WASHINGTON (Reuters) - The U.S. trade deficit narrowed unexpectedly in January as oil imports fell to their lowest since February 1999, a government report showed on Thursday.
The trade gap shrank 6.6 percent to $37.3 billion, the Commerce Department said. U.S. exports declined, but not as much as the oil-led drop in imports.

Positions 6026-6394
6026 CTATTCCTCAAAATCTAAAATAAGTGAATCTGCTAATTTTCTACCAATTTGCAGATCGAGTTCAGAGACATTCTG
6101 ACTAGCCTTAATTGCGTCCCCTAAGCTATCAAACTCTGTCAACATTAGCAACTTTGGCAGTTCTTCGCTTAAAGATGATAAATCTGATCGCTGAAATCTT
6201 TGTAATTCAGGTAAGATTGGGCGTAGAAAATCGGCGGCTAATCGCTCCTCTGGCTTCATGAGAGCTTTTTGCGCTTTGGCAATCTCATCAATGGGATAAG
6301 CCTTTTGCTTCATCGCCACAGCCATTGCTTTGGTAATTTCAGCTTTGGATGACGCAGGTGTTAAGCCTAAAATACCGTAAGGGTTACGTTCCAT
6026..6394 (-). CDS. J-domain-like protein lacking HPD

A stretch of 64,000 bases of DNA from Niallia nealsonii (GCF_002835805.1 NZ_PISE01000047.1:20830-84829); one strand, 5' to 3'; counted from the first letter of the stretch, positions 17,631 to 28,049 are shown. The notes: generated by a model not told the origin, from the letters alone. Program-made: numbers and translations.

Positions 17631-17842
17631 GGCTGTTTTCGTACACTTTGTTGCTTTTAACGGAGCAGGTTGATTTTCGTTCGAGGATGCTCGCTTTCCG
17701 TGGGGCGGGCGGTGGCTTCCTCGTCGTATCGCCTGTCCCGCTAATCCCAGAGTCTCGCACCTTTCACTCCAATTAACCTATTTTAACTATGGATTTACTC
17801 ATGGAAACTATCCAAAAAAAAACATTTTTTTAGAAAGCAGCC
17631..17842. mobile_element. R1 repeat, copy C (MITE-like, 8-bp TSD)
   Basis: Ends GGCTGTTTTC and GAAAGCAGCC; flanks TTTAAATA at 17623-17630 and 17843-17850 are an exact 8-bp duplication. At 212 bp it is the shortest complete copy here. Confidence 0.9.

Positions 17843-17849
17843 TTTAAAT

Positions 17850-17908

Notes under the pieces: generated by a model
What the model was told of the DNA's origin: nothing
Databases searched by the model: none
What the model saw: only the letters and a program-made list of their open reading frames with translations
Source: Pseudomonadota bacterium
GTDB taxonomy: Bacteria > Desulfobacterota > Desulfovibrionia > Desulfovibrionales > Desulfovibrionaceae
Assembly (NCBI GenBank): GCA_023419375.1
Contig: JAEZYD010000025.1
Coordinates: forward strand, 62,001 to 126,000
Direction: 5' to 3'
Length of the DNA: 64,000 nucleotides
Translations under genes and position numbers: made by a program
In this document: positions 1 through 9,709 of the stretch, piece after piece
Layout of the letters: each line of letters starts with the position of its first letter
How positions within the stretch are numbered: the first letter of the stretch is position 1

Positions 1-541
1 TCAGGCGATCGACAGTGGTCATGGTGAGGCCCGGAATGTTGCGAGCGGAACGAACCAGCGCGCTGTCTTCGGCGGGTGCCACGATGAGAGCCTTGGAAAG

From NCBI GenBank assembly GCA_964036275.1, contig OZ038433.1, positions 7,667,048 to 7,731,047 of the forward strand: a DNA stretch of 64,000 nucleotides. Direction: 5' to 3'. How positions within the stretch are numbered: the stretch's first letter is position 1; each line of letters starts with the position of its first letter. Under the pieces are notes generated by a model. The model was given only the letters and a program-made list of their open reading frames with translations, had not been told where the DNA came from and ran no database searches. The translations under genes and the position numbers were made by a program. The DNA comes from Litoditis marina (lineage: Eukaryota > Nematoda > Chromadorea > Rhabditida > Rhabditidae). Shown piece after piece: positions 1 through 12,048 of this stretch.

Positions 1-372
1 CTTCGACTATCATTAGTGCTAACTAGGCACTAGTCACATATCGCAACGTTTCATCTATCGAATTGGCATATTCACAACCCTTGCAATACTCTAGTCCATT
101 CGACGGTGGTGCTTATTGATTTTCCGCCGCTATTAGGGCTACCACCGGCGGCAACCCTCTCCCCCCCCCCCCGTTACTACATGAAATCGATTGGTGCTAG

Analysts had expected the deficit to widen to $41.0 billion from $39.9 billion in December, which was revised down from a previously reported $40.2 billion.
Average prices for imported oil hit $73.89 per barrel, the highest since October 2008, while the quantity of imported crude oil fell to an 11-year low.
(Reporting by Doug Palmer; Editing by Chizu Nomiyama)